Symptoms can sometimes come and go with wave-like re-occurrences or fluctuations in severity of symptoms. Common symptoms include impaired cognition, irritability, depressed mood, and anxiety; all of which may reach severe levels which can lead to relapse.
The protracted withdrawal syndrome from benzodiazepines, opioids, alcohol and other abused substances can produce symptoms identical to generalized anxiety disorder as well as panic disorder. Due to the sometimes prolonged nature and severity of benzodiazepine, opioid and alcohol withdrawal, abrupt cessation is not advised.
- Psychosocial dysfunction
- Impaired interpersonal skills
- Obsessive-compulsive behaviour
- Feelings of guilt
- Autonomic disturbances
- Pessimistic thoughts
- Impaired concentration
- Lack of initiative
- Inability to think clearly
- Memory problems
- Emotional overreactions or numbness
- Sleep disturbances
- Extreme fatigue
- Physical coordination problems
- Stress sensitivity
- Increased sensitivity to pain
- Panic disorder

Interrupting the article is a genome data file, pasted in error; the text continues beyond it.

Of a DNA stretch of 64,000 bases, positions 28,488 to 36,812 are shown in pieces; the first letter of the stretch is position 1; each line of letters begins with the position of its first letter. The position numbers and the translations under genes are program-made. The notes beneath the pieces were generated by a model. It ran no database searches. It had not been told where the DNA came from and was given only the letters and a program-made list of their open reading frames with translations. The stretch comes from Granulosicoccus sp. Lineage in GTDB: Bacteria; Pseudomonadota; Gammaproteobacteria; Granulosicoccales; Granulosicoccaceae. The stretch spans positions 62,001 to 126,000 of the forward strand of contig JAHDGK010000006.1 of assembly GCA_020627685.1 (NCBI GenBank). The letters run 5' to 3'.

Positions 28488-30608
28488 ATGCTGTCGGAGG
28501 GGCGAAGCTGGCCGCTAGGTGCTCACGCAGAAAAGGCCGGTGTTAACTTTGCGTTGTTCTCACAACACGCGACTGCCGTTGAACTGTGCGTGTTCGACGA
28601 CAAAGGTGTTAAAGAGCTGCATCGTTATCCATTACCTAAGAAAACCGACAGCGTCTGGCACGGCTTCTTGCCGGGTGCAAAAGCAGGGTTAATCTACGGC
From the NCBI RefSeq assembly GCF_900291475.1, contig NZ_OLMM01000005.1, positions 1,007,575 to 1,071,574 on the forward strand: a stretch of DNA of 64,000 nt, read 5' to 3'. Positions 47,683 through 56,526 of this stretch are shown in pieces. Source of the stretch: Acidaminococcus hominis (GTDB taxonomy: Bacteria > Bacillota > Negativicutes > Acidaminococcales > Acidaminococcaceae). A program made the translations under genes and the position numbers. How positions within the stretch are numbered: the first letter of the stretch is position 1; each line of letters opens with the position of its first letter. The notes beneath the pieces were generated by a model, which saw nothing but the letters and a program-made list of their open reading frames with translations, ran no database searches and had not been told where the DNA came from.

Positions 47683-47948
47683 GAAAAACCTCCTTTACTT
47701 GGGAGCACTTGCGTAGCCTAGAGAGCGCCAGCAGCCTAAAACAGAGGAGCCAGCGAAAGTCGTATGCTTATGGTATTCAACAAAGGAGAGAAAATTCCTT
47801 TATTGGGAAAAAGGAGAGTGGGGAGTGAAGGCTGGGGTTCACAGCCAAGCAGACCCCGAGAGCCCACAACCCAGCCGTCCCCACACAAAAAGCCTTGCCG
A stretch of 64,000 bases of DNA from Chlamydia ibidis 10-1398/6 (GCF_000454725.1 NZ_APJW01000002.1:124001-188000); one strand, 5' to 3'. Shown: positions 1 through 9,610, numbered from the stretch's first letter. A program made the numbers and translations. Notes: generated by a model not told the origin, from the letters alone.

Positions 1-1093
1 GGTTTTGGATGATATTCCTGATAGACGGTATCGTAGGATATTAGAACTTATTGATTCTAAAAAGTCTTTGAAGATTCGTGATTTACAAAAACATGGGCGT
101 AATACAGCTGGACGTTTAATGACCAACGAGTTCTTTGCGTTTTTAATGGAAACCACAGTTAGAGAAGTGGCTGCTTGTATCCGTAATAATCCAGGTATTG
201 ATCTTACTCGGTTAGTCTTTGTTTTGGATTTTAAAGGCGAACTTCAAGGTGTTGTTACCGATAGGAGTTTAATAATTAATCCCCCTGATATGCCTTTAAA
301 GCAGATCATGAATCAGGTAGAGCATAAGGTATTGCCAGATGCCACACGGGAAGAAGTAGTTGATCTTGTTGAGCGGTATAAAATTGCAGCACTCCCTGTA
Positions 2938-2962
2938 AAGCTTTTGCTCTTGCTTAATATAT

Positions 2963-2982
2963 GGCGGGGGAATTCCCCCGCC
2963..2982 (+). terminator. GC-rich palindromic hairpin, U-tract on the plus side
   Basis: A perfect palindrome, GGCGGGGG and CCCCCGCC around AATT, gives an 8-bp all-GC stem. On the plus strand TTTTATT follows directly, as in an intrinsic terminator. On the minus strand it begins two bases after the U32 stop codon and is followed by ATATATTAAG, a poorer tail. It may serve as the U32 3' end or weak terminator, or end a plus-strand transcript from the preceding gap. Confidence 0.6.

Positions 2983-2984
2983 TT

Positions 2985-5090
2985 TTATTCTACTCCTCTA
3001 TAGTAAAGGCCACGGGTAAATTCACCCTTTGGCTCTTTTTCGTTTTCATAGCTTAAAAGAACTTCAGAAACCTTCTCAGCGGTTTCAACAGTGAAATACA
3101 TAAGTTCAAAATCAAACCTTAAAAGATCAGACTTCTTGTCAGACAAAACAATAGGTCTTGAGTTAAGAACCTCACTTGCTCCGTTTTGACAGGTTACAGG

- Generalized anxiety disorder
- Sleep disturbance (dreams of using, behaviors associated with the life style)
- Mourning (the change in lifestyle)
- Mood Swings
Symptoms occur intermittently, but are not always present. They are made worse by stress or other triggers and may arise at unexpected times and for no apparent reason. They may last for a short while or longer. Any of the following may trigger a temporary return or worsening of the symptoms of post-acute withdrawal syndrome:
- Stressful and/or frustrating situations
- Feelings of anxiety, fearfulness or anger
- Social conflicts
- Unrealistic expectations of oneself
Post-acute benzodiazepine withdrawal